The CWEA says that China had 17.6 gigawatts (GW) of wind turbines installed in 2011.
Though this was down 6.9 percent from the previous year, it took China’ s cumulative wind power installed capacity amount to 62.4GW, up 39.4 percent year-on-year, by the end of 2011. The country, therefore, remains the global leader in wind power, in terms of newly and cumulative installed capacities.
According to the Global Wind Energy Council, the United States, which previously led the world in installed wind power capacity, had only 6.8GW of wind turbines installed in 2011, making its cumulative total 46.9GW by the end of the year.
Li Junfeng, director of the China Renewable Energy Industries Association, said the Chinese wind power industry met with many challenges in 2011,including slower wind farm construction and many accidents in the sector, but nevertheless managed to overcome all the hardships and demonstrated excellent performance by the end of the year.
The top five Chinese provincial regions for newly installed wind turbines were Inner Mongolia, Hebei, Shandong, Ningxia and Liaoning, which added 3.7GW, 2.1GW, 1.9GW, 1.7GW and 1.2GW, respectively.
The newly installed capacity adjusted the ranking of China’s top five wind-power-developing regions, in terms of cumulative wind wind farm installation, to Inner Mongolia with 17.6GW, Hebei with 6.9GW, Gansu with 5.4GW, Liaoning with 5.2GW and Shandong with 4.6GW.
In 2011, the ranking of top wind turbine makers was reshuffled, too. Goldwind replaced Sinovel as the largest in newly installed capacity, totaling 3.6GW of wind turbines. Goldwind held a 20.4 percent share of the Chinese wind energy market.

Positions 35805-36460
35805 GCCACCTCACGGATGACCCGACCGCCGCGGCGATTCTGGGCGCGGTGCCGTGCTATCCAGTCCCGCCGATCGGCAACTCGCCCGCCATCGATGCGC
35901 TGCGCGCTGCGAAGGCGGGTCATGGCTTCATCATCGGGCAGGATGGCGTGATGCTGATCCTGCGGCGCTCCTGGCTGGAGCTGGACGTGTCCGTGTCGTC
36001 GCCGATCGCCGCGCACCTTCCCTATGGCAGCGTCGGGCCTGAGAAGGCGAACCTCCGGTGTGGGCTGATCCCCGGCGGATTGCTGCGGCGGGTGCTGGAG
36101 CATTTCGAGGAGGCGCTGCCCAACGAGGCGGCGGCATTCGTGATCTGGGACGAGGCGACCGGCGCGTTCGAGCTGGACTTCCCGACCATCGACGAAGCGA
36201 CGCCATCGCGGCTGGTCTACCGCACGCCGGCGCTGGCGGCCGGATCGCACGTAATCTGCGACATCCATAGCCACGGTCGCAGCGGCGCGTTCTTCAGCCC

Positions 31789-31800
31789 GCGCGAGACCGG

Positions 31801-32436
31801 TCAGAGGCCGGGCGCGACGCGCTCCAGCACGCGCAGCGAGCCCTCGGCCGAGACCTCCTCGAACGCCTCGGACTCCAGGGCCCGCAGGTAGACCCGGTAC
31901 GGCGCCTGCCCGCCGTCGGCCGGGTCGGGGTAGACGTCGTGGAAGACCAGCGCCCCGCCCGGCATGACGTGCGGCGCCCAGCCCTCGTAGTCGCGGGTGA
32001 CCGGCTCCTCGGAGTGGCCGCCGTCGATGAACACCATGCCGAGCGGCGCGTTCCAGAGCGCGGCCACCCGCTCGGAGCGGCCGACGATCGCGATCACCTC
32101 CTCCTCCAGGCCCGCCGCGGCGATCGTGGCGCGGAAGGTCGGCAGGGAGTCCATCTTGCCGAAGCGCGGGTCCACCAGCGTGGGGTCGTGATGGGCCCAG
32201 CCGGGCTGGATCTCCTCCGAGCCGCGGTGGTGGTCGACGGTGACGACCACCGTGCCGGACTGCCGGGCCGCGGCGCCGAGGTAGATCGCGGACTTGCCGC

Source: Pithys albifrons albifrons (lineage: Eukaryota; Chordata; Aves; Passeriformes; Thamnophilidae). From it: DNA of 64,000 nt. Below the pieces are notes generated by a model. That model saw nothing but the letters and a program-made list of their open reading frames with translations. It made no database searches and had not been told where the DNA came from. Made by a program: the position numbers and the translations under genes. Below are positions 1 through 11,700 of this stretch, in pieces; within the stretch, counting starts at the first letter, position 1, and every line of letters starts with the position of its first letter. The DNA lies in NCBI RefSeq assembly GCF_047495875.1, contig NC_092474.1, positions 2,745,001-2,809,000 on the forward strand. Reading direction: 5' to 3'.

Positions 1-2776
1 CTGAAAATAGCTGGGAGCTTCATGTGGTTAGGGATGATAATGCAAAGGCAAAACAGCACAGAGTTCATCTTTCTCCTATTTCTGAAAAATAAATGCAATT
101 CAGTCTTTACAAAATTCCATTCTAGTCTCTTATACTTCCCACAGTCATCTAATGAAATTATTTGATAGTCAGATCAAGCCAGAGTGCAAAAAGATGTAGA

Sinovel, with 2.9GW of newly installed capacity, took up a 16.7 percent share.
Goldwind and Sinovel both attributed their poorer performances in 2011, compared with the previous year, to the Chinese government’s delay in approving new wind farms and a cyclical fluctuation of the macro economy, which led to postponed wind farm construction and subsequently less demand for their wind turbines.
Goldwind had 3.7GW of wind turbines and Sinovel had 4.4GW of wind turbines installed in 2010.
Guodian United Power surpassed Dongfang Electric to be the third largest, seizing a 16.1 percent market share with 2.8GW of turbines newly installed.
However, the new top three took up only 53.2 percent of the Chinese market in 2011, where as the old top three held 56.8 percent in 2010. According to industry officials, this shows the big players in the Chinese wind turbine manufacturing sector have met with violent competition from more rising companies.
Foreign wind turbine makers in China continued to face strong challenges from local manufacturers, though they previously dominated in the country. In 2004, when China had few local operators in the sector, foreign-branded wind turbines occupied a 75 percent share of the Chinese market.
Foreign wind turbine makers, except for GE, occupied smaller market shares in newly installed capacity in 2011. Vestas dropped from the 6th largest in 2010 to the 8th largest in 2011. It had 661.9MW of wind turbines installed in China in 2011, holding 3.8 percent of the Chinese market.
GE climbed from 14th largest in 2010 to 11th largest in 2011. It had 408.5MW of turbines installed in China in 2011, taking a 2.3 percent market share.
In terms of cumulative total in 2011, the top three wind turbine makers remained Sinovel, Goldwind and Dongfang Electric, as in 2010.
The top three had 13GW, 12.7GW, and 6.9GW of cumulative installed capacity by the end of 2011, taking 20.8 percent, 20.3 percent and 11.1 percent of the Chinese market, respectively. But their market shares reduced from 56 percent in 2010 to 52.2 percent in 2011.
According to latest statistics from HIS Emerging Energy Research, a globally leading industry advisory company, four Chinese wind turbine makers — Sinovel, Goldwind, Guodian United Power and Mingyang — edged into the world top 10 list in 2011.